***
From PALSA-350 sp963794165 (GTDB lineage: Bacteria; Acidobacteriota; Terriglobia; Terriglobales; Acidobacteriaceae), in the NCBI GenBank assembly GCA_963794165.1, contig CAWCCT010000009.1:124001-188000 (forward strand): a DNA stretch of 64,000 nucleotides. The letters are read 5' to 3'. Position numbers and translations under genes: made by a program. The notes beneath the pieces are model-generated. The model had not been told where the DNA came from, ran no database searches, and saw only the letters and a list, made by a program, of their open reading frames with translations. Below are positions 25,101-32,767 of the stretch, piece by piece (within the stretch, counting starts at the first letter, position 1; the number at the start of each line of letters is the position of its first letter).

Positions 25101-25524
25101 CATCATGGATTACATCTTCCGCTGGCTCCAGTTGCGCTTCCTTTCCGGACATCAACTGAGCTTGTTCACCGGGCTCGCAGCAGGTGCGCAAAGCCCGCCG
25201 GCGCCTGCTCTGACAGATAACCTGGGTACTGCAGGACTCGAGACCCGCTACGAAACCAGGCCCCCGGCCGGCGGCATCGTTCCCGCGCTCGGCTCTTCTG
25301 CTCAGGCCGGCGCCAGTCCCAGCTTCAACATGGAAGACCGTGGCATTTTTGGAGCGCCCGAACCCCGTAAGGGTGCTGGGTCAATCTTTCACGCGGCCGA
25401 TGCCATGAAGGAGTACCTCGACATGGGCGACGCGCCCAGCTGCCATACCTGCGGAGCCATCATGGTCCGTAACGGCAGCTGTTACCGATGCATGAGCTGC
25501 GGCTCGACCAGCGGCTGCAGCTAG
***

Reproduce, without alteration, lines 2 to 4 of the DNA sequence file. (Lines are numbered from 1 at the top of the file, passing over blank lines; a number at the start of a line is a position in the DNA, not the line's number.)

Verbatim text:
Positions 25101-25524
25101 CATCATGGATTACATCTTCCGCTGGCTCCAGTTGCGCTTCCTTTCCGGACATCAACTGAGCTTGTTCACCGGGCTCGCAGCAGGTGCGCAAAGCCCGCCG
25201 GCGCCTGCTCTGACAGATAACCTGGGTACTGCAGGACTCGAGACCCGCTACGAAACCAGGCCCCCGGCCGGCGGCATCGTTCCCGCGCTCGGCTCTTCTG